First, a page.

Total bill came to about 45 euros.  Bill gave them 50 and asked them to keep the change.  Then, we took the white knuckle ride back down the mountain.  Kudos to the guy who was coming up as we were going down.  He backed much of the way down the last stretch of road so we could pass.  It really is a scary drive up, but well worth it at least once, if only to see the views.  It’s gorgeous up there. There was a nice breeze and it was noticeably cooler, too.  
I could see it’s a very popular place for bikers and hikers, but there was plenty of free parking available.  I’d go back, as long as someone else does the driving.
Eppstein is so beautiful!

Thanks to Ruine Mandelberg, our Sunday wasn’t ruined!


This morning, Bill called my attention to a swollen cut on my dog, Zane’s, face.  He and our other dog, Arran, had a fight last night.  After Bill broke them up, he thought both dogs were okay.  Neither appeared to have a scratch.  In fact, Zane had actually come out the victor, having scored a rare rawhide treat that Arran had momentarily let out of his sight.  We were marveling at that, since Zane is not really a fighter and tends to be the less aggressive of our dogs.  But then this morning, there was that swollen place on his face.

Zane enjoyed the freshly mowed grass yesterday, before he and Arran had their little spat.  He’s going to be ten in November and both he and Arran have had cancerous mast cell tumors that have had to be surgically removed.  But they’re still plugging along and at each other.  

Bill and I don’t have kids together, so we tend to be neurotic about our dogs.  Because puncture wounds can get infected quickly, Bill decided to take Zane to the on duty vet, a gruff guy in Herrenberg named Dr. Katz.  Dr. Katz took a look at Zane, said he was fine, and told Bill to keep the spot clean.  Then he said goodbye without even bothering to charge Bill for the visit.

Since Zane seemed to be okay, Bill and I decided to go out to lunch in Nagold.  Afterwards, we had plans to visit Ruine Mandelberg, another one of my highway finds during our many recent trips to the Black Forest.  I had noticed the sign for it as we passed the turnoff for the little hamlet of Bösingen, a true one horse district if I’ve ever seen one.  I had looked up Ruine Mandelberg on the Internet and I wasn’t sure if it was something that would excite me, but since it’s pretty close to where we live, we decided today was the day to see it.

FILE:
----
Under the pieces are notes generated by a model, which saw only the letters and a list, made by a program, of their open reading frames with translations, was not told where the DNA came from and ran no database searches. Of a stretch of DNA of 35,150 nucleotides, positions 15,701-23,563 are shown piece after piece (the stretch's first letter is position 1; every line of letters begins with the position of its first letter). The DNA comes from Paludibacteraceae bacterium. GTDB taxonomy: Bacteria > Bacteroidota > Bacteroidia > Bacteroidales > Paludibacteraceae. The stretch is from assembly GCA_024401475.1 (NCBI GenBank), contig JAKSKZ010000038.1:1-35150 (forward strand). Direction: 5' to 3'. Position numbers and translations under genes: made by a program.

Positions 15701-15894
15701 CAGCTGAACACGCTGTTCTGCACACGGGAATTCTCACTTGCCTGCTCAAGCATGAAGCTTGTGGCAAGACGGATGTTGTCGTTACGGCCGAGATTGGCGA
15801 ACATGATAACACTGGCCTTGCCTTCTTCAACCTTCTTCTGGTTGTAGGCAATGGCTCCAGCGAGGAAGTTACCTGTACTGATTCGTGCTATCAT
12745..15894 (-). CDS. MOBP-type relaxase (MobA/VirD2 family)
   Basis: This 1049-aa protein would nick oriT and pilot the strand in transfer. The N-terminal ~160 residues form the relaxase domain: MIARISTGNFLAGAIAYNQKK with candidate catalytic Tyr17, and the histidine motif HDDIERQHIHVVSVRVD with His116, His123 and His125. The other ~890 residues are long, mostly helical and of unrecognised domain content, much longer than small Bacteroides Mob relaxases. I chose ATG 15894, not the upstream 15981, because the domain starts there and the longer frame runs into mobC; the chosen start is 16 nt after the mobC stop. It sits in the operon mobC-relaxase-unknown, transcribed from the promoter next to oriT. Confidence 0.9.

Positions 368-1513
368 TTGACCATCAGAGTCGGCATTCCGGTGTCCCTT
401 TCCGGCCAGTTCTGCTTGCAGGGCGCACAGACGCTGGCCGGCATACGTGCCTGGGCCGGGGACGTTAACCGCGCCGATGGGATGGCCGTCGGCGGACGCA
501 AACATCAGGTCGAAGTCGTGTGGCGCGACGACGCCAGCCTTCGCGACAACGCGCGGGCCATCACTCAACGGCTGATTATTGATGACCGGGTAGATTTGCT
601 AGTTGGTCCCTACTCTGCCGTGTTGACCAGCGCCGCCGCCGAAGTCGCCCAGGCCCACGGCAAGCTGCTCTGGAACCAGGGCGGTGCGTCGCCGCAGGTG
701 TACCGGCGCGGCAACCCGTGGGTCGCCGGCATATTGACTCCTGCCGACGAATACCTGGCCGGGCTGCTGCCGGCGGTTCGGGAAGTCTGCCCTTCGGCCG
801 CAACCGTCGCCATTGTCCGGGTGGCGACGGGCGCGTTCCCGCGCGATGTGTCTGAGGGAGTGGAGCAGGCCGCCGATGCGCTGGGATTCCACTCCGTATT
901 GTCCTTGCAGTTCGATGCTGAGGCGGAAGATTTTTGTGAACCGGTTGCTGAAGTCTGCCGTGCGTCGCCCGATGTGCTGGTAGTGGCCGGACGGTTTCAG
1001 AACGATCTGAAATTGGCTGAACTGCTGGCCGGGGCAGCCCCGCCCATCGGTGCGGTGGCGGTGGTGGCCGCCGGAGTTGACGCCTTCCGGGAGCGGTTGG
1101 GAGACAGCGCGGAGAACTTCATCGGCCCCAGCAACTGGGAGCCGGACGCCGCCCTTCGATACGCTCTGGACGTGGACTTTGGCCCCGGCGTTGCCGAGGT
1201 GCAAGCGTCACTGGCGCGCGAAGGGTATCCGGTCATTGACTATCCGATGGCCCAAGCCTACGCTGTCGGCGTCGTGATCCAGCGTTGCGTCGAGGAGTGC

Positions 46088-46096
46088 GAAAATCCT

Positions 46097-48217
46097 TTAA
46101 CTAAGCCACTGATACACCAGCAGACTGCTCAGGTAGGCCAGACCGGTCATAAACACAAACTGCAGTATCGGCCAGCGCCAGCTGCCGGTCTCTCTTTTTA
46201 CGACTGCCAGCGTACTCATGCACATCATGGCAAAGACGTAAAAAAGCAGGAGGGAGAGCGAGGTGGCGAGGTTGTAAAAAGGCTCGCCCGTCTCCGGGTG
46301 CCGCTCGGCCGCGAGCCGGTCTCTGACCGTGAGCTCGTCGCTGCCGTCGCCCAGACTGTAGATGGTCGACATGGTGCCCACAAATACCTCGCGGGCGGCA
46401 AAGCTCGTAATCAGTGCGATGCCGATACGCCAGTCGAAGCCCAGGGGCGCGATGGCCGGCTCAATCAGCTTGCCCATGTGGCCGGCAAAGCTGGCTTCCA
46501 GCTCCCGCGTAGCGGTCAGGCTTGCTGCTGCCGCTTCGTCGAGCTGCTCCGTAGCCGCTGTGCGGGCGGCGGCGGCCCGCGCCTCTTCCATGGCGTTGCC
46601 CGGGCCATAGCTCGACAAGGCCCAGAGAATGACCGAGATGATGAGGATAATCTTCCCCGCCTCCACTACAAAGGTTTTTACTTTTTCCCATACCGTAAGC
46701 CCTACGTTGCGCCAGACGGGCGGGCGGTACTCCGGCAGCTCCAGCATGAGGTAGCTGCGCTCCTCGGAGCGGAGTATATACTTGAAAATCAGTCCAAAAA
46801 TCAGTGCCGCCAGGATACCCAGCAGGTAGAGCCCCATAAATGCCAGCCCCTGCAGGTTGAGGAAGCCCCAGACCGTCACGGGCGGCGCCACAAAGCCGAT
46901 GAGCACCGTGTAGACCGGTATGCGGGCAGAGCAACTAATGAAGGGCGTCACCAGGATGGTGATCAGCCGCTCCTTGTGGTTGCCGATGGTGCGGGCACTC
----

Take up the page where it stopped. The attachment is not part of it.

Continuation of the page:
We started in Nagold, where parking is free on Sundays and you never know what’s going to happen. Lunch was at Provenciale, a little Italian restaurant near the main square.  We had eaten there before, but it had been awhile.  For some reason, this restaurant does not get good reviews on Trip Advisor.  I don’t know why.  Our experiences there have been good.  In fact, today we both enjoyed our pasta dishes.  I especially liked mine.

We enjoyed malty hefeweizens.  Sometimes, when I drink one of these, I taste Ovaltine.  That sounds strange until you realize that beer is malty and so is Ovaltine.  Bill had to move as the sun did.

Bill enjoyed cheese filled tortellini with spinach, ham, and gorgonzola cheese sauce.  He said it was delicious, even if he preferred yesterday’s mushroom extravaganza more.  Personally, I preferred his choice for today, if only because it didn’t smell of fungus!  Sigh– if I only liked mushrooms, my life would be so much easier!

I went with the very safe Tagliatelli Salmone, made with cream sauce and very tender, delicious pieces of salmon.  I loved it.  What can I say?  I like comfort food.  It shows… especially on my ass.  


This particular restaurant also specializes in ice cream and we saw plenty of people enjoying fancy Italian/German style ice cream treats today.  I think many people were substituting ice cream for lunch!  Our bill came to 27 euros, which Bill rounded up to 30.  Before we left, we caught the Albanian cultural/dance club Shota marching by.  My German friend says they were performing at Kinderfest today.  I caught a short video clip of them parading by.  I’ll have to see if I can upload it to YouTube.

After lunch, we got back on B28 and headed for Ruine Mandelberg.  We drove through tiny Bösingen, which has an interesting looking antique shop, a gasthaus, a church, and lots of pretty scenery.  There’s a road where cars are not supposed to go unless they are going to the ruins.  There’s a small parking area near a park/picnic area.  It’s free to park there and, as you can see below, there’s playground equipment for kids.

A map of the sights in the area.  If you wanted to, you could take a nice hike here.  There are lots of trails.

It looked like a group was having a picnic today.


We parked the car and started walking.  It was about 1.5 kilometers to the ruins themselves, though there were a couple of other trails and roads that made Bill nervous we weren’t going the right way.  


But then we rounded a corner and easily found the ruins, which date from the 12th century.  Actually, according to Wikipedia, the 11th century ruins predeceased what is there now.  The first time the castle was mentioned in documents was in 1287.  The castle burned down during the peasant revolts in 1525 and was never rebuilt.

A sign offering a brief history… in German, naturally!